Then, when the sanctions were lifted, the punishment for making demands of the State was lightened. Instead of being lynched or liquidated in the streets, we now are merely stabbed with knives or beaten with batons in public, for all to see. Recently, the potential has emerged to create an actual state, which must be subordinated**** to the Thawra or face the constant threat of resorting to [old] Kalashnikov-type methods to resolve conflicts.
The Thawra has been like a case of chronic diarrhea, dehydrating Libya’s organs and extremities and exhausting it to the point where if one sees Libya from the air, it appears as though you are standing over a corpse shriveled up by hunger.
We asked a minimum of the State—that it breathe some life back into what’s left of that corpse. Many Libyans, across a range of political and ideological perspectives, have requested the establishment of a refuge [from the tempestuousness of the Thawra], for what remains of Libyans. These demands were used to uphold the project of bequeathing the Thawra to newer leadership in what is known as the ‘Project of Reform.’
The bratty Thawra returned, destroying the Project of Reform but maintaining its program to bequeath the Thawra to a new generation. Libyans returned to lying prostrate at its feet so that perhaps it will be pleased after all that we have exerted in giving and giving again.
The New Year saw the region abound with uprisings. Within the first month, our Thawra sat between Tunisia’s uprising to the west and Egypt’s to the east. Our Thawra should have cheered those peoples and have been overjoyed to see the end of its years of solitude, [as the sole revolutionary state in the region] stuck between two traditional republics. It should have allowed its people to outwardly express the spirit of revolution—like its neighbors—instead of continuing the habit of murmuring secretly.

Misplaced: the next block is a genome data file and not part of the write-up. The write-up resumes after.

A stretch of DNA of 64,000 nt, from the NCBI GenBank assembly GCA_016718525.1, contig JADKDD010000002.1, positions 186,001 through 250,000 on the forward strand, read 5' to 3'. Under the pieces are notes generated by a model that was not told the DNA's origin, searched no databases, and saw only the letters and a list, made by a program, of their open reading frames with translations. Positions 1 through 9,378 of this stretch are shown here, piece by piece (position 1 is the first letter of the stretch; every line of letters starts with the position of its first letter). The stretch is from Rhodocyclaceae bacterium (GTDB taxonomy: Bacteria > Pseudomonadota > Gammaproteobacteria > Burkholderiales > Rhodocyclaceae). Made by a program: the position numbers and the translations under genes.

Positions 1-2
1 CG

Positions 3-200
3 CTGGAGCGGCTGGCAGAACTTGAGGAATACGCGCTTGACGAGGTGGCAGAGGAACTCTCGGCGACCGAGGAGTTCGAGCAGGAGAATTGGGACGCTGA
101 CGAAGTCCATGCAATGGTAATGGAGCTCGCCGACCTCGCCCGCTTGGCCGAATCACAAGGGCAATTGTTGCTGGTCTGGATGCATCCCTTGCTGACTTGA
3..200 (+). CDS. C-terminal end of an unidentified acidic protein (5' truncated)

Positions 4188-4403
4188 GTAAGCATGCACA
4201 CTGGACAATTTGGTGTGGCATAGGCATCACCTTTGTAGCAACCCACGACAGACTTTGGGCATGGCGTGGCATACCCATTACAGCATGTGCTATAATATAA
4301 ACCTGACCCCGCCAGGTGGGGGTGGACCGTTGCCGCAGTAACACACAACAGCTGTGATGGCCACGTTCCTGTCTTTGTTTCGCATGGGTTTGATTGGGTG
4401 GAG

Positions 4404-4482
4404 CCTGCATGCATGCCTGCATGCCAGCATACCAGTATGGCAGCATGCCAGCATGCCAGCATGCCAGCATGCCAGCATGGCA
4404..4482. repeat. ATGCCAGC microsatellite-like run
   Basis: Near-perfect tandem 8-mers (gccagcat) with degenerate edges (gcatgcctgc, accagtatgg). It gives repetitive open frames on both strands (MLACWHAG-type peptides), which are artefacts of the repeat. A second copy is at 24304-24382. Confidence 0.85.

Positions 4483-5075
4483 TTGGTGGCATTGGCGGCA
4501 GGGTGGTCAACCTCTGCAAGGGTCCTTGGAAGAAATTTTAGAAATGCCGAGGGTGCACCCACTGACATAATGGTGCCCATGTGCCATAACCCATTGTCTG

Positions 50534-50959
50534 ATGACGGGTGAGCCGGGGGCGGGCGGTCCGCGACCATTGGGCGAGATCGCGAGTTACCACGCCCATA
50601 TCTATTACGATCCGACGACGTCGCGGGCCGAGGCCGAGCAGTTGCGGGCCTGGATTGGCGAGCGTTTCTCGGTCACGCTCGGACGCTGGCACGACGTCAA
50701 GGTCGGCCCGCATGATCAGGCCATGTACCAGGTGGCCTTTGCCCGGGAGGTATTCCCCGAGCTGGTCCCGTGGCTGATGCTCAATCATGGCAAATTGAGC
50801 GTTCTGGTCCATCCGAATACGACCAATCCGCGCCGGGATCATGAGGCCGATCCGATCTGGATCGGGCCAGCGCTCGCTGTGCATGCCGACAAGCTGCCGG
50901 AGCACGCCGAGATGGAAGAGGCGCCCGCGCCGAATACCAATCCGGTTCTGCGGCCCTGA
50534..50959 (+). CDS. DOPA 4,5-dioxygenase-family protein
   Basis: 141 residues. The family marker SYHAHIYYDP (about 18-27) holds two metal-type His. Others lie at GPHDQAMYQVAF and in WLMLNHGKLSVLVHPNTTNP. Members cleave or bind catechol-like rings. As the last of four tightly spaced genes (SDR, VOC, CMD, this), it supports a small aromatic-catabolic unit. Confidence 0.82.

Instead, we were begrudgingly surprised when this entity that used to call itself ‘Thawra’ began deploying security officers throughout what is left of Libya. ‘Thawra’ transformed from a thing to be adored and worshipped to a word that should not be uttered. And those that used to call for the Thawra began to talk about safety, security and stability. They borrowed words from God to make holy and to sanctify words like calm and ease.
All the above binds me, by moral duty, to direct the following to Mr. Muammar Gaddafi, the supreme and only authority in Libya.
I know that I am from a generation—which composes 75% of Libya’s population—who have grown weary of the brattiness of the Thawra, which has transformed (in reality) into something that has no resemblance to the uprisings next door.
And I know that the assurances that your security advisors give you regarding the stability of the current situation and the supplications the people make, asking God to give you long-life, resemble the same assurances and supplications that Ben Ali and Mubarak heard before they saw the people in the streets.
And I know that those who surround you swear allegiance to you and promise you that they will destroy all who dare to take to the streets.
And I know that you are surrounded by an apparatus that cheers and lauds you with all means of hypocrisy such that it blinds you from the truth.
Libya has not yet slipped into the whirlwind of its neighbors. As one of my generation and the product of a poor neighborhood, I say to you that Libya is on its way down a similar path, and that whatever happens in Libya, foreign powers will ride its momentum to prove to the region that they are champions of freedom and democracy.
Mr. Muammar Gaddafi, I place in front of you an historic decision, to allow Libyans to exercise their rights towards the establishment of their government, to provide civil liberties, to allow them to form parties and to prepare for elections that will clear the path for an easy transition into a national representative government.
These measures will minimize the spilling of Libyan blood and will credit you with transitioning Libya into real stability and security.
It remains that I mention to the fact that my imprisonment or incarceration or murder or expulsion will not change the current situation. It might, in fact, exasperate it.
* This title, which is an address to the ‘leader of the country,’ references the Tunisian rap song directed to the ousted Ben Ali, for which the artist El Génèral was arrested. To listen to the song, click here.
** The author uses the image of a spoiled child to describe the Thawra, as it demanded complete attention, was unwilling to share and often broke out in fits when it did not get its way, the subtlety of the language is often difficult to relay in translation, but I have done my best here to convey the message.
*** Author is alluding to postpartum practices in Islamic societies, in which women are relieved from certain religious duties for 40 days after giving birth.
**** Author literally says ‘under the shoe of the Thawra,’ which suggests not only subjugation but also humiliation.